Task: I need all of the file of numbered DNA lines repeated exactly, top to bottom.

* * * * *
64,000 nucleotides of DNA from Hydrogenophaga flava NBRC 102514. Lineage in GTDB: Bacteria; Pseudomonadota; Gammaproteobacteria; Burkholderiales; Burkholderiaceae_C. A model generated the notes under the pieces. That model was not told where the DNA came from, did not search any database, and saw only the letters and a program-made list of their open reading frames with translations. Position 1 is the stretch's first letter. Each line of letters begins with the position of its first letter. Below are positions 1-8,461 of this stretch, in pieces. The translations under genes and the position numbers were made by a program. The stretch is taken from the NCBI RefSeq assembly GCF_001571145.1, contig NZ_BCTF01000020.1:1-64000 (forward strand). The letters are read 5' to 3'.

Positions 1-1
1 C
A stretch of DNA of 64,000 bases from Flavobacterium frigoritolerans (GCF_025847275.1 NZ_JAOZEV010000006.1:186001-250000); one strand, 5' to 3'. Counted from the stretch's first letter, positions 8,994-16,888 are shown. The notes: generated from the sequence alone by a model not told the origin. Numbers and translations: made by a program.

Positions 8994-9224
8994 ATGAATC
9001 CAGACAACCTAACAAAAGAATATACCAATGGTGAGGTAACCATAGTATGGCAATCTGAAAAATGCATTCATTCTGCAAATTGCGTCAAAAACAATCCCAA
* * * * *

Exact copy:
64,000 nucleotides of DNA from Hydrogenophaga flava NBRC 102514. Lineage in GTDB: Bacteria; Pseudomonadota; Gammaproteobacteria; Burkholderiales; Burkholderiaceae_C. A model generated the notes under the pieces. That model was not told where the DNA came from, did not search any database, and saw only the letters and a program-made list of their open reading frames with translations. Position 1 is the stretch's first letter. Each line of letters begins with the position of its first letter. Below are positions 1-8,461 of this stretch, in pieces. The translations under genes and the position numbers were made by a program. The stretch is taken from the NCBI RefSeq assembly GCF_001571145.1, contig NZ_BCTF01000020.1:1-64000 (forward strand). The letters are read 5' to 3'.

Positions 1-1
1 C
A stretch of DNA of 64,000 bases from Flavobacterium frigoritolerans (GCF_025847275.1 NZ_JAOZEV010000006.1:186001-250000); one strand, 5' to 3'. Counted from the stretch's first letter, positions 8,994-16,888 are shown. The notes: generated from the sequence alone by a model not told the origin. Numbers and translations: made by a program.

Positions 8994-9224
8994 ATGAATC
9001 CAGACAACCTAACAAAAGAATATACCAATGGTGAGGTAACCATAGTATGGCAATCTGAAAAATGCATTCATTCTGCAAATTGCGTCAAAAACAATCCCAA